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Why I float: Ed Hawley

Ed opens up about how starting a flotation centre – and floating itself – has shifted his perspectives on work, drive, and ego, and how the journey has led him to a more service-oriented way of being in the world.

My first float

I remember lying there for a bit, then sitting up out of the water. It was so incredibly quiet under the water, then when you lift your ears out, you can hear the water dripping off your head and it echoes all around the pod. It’s something that I don’t really think about it now, but the first time it was very weird.

I got quite disorientated. I kept thinking I was spinning around, which I quite liked. It does actually disconnect you from reality to a degree, which is something you don’t expect to be able to do in normal waking life; without dreams, without (some might say) drugs, alcohol, or whatever. It’s an altered state of consciousness without anything else happening.

I was thinking quite deeply in there about some personal relationships, stuff just crops up in there. When I left, I felt extremely calm and clear.

That was in Docklands, and I remember walking around Canary Wharf afterwards, which is somewhere I know quite well because of my old job. I was just really crystal clear and calm, and looking at Canary Wharf and thinking god, this is so busy and hectic. That was my first experience.

Time for a change

At that time, I was working very long hours, burning the candle at both ends in a big way. I was working 6, 7 days a week, but still going out 3 nights a week, still boxing and going to the gym, still going on mad party holidays, still being a little bit of a loose goose. But I was still successful in my job, one of the top salespeople making loads of money and all that. But I’d had two episodes where I’d been in hospital, basically with burnout. I always felt invincible, but that shook me a little bit. I wasn’t a bad person, but I wasn’t as pleasant to be around as I am now. I was a bit too egotistical and a bit too intense. I was thinking of starting to do something different.

When me and Plow were looking at starting a business with floating, that really was a change. I got right into floating, and consciousness, psychedelia, mindfulness and meditation and everything surrounding it. Then I really started to change and look at that area of life more closely.

I’ve got quite an obsessive personality, but I’ve started to obsess over different things now – healthier things. Business and wellbeing rather than money and partying and training relentlessly.

My relationship with floating

When Floatworks opened, I floated a lot. It was very hard in the beginning, I was again working 7 days a week, I used to be in here on my own at 2 o’clock in the morning, after having cleaned with the team, troubleshooting stuff that was going wrong. I lived in student shared accommodation next door to the float centre, didn’t have much money as I’d put it all into Floatworks – I was pretty wiped out, but it had to be done. I felt like I had to be close enough to Vauxhall to be ready to jump in at a moment’s notice.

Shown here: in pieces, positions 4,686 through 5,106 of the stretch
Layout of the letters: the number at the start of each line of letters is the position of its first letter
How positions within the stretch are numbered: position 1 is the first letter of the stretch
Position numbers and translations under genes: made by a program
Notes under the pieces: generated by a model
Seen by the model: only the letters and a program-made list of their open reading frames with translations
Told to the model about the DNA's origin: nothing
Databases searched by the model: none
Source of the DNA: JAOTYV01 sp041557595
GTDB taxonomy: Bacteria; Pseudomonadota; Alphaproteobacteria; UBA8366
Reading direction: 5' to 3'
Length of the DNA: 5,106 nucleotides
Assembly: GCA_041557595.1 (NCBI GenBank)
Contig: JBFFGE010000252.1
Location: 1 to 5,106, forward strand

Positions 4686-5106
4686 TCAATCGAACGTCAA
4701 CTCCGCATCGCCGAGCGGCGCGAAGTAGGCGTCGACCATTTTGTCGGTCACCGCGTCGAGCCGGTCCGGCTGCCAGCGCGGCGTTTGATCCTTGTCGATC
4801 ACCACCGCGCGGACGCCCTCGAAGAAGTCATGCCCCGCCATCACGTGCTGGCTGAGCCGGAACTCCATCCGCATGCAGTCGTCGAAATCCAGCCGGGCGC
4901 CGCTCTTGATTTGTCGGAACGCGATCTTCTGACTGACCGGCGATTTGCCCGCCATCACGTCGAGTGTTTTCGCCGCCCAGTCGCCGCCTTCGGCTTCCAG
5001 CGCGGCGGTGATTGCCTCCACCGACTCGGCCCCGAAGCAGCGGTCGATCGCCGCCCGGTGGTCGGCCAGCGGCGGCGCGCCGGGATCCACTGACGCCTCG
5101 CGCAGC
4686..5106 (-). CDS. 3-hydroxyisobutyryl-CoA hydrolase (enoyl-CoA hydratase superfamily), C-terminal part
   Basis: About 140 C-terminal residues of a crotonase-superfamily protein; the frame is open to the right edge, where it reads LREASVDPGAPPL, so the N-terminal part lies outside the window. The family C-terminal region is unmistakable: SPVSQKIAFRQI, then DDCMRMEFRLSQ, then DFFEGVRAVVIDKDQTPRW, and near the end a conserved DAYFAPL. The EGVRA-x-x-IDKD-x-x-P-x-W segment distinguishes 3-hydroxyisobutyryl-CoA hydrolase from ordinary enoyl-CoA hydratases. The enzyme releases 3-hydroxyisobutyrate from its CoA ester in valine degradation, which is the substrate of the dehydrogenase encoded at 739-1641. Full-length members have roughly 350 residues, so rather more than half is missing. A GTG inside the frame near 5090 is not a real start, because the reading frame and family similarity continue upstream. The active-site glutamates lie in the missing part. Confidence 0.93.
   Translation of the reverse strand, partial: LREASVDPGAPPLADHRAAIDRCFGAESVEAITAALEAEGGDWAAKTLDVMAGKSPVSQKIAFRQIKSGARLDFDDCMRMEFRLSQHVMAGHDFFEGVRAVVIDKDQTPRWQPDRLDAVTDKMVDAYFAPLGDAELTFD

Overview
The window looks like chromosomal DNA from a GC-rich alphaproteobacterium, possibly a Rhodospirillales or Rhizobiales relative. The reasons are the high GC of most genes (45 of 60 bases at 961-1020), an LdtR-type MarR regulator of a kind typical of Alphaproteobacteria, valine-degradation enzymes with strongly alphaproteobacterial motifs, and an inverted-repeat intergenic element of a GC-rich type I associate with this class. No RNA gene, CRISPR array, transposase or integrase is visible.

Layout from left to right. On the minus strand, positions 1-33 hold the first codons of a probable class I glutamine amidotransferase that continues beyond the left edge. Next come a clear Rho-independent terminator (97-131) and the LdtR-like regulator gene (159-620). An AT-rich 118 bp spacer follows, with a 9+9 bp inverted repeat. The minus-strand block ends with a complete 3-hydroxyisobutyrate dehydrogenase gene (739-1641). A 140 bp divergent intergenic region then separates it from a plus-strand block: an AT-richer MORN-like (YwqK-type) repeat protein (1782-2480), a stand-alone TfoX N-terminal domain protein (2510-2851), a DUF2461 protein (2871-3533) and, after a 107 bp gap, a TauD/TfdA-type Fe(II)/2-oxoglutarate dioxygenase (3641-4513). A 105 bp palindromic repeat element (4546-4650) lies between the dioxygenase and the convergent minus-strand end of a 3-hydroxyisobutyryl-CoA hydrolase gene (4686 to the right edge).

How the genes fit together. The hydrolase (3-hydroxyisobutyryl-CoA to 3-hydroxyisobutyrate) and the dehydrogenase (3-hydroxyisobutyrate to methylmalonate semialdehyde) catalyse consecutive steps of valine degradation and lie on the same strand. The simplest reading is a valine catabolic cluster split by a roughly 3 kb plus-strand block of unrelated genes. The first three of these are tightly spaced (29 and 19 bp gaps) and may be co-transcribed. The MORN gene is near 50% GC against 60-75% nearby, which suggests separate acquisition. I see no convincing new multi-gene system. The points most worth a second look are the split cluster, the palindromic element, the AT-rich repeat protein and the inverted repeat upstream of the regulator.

We were under an awful lot of pressue at the beginning. I had to learn an awful lot. Starting a business is difficult. I saw it as a romantic story of being an entrepreneur starting a business! I enjoyed it, but I was absolutely knackered, and floating really helped to get me through. I was excruciatingly tired, we were under a lot of pressure at the beginning, the team wasn’t as big as it is now, we didn’t have cleaners and had to clean ourselves every night, there were a lot of teething issues with getting the tanks into the building… I had to learn an awful lot. Starting a business is difficult.

It’s become a tool for personal development and creative thinking, but also letting my mind run wild. When you’re working that hard, floating can be magical. I’d float 3 times a week and finding that was keeping me very level. I’d be exhausted, I’d float and get out and be calm and clear and refreshed.

After 6 or 7 months, I started floating less regularly, because I was in the centre less. One, maybe twice a week. In the evening I would use it for winding down, and I could get into a dreamy sory of landscape, and in the mornings I would use it for problem solving. I’d go in there and work with some issue I was having, then I’d focus on my breath and clear my head. It was a two-tone thing. Think about the thing, work through the thing, then draw a line under it and breathe your way through the rest of the session. It’s become a tool for personal development and creative thinking, but also letting my mind run wild.

At the end of the day, it helps me sleep as well.

Battling my ego

On a personal level, I used to want to be someone who ran a big successful business. I saw Floatworks as an opportunity to express my ambition in a more positive way than I had previously, but the plan was always how big can we get, how amazing can we make it?

But recently, I just don’t have as big an ego about it at all. I don’t really need to be seen as that person. I do still want this to be an awesome business. The level of ambition hasn’t reduced, but the drive has – it’s much less to do with my ego now, and more to do with serving others. The most rewarding thing about doing this is seeing customers that are genuinely happy, and having a team that genuinely enjoy working here, and helping them and mentoring them inside and outside work. It’s not all about me anymore.

I know I’ve got a set of skills that can grow this business, but the thing that rewards me are the people. If you read about happiness, really happy people are those who do kind acts for others, ae of service to others, and don’t have an ego they carry around where they want to be seen as something.

The culture of floating, and the act of floating itself are very service-driven things, and really can help people.